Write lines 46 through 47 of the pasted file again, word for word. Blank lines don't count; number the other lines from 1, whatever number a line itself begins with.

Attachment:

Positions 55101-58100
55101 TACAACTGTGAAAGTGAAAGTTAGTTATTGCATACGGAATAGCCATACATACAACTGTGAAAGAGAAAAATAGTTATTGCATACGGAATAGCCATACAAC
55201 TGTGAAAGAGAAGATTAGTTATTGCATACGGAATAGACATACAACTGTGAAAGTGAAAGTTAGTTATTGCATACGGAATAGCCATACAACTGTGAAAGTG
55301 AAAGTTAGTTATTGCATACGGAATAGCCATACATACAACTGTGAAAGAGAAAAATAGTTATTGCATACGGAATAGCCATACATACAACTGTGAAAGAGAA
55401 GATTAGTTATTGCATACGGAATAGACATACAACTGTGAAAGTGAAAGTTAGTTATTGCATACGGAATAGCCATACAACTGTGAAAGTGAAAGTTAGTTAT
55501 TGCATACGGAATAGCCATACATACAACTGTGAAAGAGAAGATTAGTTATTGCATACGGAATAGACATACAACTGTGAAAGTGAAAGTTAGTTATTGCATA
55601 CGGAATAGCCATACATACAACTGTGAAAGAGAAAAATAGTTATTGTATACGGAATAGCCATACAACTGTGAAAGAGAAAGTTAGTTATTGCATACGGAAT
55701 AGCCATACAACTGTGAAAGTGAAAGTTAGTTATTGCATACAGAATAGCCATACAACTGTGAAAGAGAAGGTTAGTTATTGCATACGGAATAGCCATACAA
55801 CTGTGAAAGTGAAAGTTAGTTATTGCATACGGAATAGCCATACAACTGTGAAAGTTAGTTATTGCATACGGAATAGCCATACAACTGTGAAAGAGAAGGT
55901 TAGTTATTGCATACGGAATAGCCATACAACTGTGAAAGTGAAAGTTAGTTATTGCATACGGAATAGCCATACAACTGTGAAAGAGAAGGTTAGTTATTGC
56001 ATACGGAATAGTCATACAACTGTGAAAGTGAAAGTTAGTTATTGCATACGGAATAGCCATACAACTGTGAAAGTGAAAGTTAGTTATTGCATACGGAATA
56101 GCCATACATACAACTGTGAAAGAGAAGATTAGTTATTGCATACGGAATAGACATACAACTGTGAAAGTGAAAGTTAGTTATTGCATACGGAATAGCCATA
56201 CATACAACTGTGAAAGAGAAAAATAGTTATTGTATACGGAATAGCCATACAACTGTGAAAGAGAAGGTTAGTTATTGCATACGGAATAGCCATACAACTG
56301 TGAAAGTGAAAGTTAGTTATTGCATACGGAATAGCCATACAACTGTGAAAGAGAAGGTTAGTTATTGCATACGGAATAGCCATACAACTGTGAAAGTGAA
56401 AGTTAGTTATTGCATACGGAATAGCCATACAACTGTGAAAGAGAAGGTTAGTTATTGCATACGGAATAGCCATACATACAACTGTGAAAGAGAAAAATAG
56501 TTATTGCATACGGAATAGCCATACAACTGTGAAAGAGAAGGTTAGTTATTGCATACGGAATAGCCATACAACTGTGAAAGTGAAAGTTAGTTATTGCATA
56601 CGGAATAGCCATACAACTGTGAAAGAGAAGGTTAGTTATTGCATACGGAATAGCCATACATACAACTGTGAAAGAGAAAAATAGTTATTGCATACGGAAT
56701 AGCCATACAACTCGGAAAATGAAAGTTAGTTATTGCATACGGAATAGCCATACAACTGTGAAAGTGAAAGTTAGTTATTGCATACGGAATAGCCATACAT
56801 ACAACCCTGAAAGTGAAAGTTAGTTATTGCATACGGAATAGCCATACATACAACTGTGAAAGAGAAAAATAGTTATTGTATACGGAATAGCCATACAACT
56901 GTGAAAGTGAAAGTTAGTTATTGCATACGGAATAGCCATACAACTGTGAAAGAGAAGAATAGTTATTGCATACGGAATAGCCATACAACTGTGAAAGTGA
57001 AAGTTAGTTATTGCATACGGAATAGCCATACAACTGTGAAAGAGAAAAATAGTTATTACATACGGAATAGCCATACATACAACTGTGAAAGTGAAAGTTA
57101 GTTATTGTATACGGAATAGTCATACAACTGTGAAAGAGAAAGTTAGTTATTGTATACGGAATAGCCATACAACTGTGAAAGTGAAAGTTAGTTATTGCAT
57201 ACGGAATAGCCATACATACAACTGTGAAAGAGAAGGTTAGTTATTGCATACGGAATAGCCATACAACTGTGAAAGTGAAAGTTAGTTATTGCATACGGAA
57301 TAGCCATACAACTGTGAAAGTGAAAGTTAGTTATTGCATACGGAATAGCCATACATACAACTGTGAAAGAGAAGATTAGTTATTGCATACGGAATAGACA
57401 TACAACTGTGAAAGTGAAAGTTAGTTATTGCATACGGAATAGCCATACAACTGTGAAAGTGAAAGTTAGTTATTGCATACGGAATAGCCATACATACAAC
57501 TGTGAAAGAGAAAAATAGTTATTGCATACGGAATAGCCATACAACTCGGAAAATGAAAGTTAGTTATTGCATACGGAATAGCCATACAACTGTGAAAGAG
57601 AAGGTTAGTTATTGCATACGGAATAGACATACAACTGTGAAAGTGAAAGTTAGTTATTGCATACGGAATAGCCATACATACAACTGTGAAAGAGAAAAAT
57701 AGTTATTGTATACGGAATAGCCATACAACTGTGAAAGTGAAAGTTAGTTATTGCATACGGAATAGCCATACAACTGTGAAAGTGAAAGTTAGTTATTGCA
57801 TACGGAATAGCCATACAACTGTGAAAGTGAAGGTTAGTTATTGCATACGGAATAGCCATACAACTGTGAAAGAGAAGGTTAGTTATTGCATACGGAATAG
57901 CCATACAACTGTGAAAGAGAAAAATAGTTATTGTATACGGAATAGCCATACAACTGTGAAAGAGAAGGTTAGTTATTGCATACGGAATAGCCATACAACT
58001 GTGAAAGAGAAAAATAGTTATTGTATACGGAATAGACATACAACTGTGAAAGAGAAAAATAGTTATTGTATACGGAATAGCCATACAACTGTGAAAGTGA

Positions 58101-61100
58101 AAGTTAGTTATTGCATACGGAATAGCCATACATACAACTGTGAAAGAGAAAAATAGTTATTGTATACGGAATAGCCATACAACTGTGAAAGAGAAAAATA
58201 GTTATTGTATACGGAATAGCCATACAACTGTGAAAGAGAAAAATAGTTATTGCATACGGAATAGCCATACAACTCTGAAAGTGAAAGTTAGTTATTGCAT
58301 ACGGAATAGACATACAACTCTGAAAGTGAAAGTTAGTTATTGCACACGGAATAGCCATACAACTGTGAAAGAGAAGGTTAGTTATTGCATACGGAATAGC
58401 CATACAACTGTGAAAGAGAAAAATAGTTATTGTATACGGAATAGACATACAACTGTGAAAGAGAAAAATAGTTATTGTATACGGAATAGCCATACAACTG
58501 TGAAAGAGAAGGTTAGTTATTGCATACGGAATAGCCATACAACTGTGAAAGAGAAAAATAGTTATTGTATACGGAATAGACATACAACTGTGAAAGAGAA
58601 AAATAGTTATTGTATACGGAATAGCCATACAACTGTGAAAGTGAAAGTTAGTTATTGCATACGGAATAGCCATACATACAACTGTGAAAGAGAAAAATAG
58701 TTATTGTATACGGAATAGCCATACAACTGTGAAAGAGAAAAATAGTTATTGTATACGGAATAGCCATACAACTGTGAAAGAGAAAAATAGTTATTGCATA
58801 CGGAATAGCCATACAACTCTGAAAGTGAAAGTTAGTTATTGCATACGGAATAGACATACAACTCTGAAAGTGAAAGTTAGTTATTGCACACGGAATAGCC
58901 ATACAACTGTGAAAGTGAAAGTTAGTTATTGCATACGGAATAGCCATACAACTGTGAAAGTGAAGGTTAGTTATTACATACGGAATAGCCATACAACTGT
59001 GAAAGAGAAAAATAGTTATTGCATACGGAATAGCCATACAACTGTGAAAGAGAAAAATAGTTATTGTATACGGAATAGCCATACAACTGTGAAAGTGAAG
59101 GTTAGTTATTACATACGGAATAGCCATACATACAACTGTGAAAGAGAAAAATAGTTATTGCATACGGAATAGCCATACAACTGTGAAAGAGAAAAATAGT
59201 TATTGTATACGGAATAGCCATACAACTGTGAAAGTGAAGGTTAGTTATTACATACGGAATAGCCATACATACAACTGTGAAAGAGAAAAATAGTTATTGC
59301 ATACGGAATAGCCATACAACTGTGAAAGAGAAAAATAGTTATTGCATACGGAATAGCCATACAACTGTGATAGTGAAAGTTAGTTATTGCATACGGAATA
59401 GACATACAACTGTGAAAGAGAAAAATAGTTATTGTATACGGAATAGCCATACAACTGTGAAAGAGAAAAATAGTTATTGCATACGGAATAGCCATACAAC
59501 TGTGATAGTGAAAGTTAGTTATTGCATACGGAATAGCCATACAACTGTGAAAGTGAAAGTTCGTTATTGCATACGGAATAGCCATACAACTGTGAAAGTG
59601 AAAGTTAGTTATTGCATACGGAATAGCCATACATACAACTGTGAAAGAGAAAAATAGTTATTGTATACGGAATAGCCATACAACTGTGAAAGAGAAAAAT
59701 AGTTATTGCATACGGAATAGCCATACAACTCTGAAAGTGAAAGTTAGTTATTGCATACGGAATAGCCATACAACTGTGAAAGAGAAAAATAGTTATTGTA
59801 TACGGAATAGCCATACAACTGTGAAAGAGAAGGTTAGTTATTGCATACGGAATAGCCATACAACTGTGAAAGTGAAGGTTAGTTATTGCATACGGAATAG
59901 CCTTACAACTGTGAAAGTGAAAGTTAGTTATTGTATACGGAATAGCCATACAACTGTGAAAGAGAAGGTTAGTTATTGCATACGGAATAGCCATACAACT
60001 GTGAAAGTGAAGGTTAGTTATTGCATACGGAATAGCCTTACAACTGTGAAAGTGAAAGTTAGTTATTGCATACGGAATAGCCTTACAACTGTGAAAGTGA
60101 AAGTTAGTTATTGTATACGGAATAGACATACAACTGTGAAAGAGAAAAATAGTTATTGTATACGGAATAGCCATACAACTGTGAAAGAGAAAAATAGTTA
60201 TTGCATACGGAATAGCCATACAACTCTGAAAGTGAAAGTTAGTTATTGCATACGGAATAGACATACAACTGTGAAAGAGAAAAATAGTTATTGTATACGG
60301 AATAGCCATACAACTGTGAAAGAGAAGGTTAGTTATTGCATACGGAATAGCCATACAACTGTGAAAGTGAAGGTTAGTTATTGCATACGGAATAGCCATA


59401 GACATACAACTGTGAAAGAGAAAAATAGTTATTGTATACGGAATAGCCATACAACTGTGAAAGAGAAAAATAGTTATTGCATACGGAATAGCCATACAAC
59501 TGTGATAGTGAAAGTTAGTTATTGCATACGGAATAGCCATACAACTGTGAAAGTGAAAGTTCGTTATTGCATACGGAATAGCCATACAACTGTGAAAGTG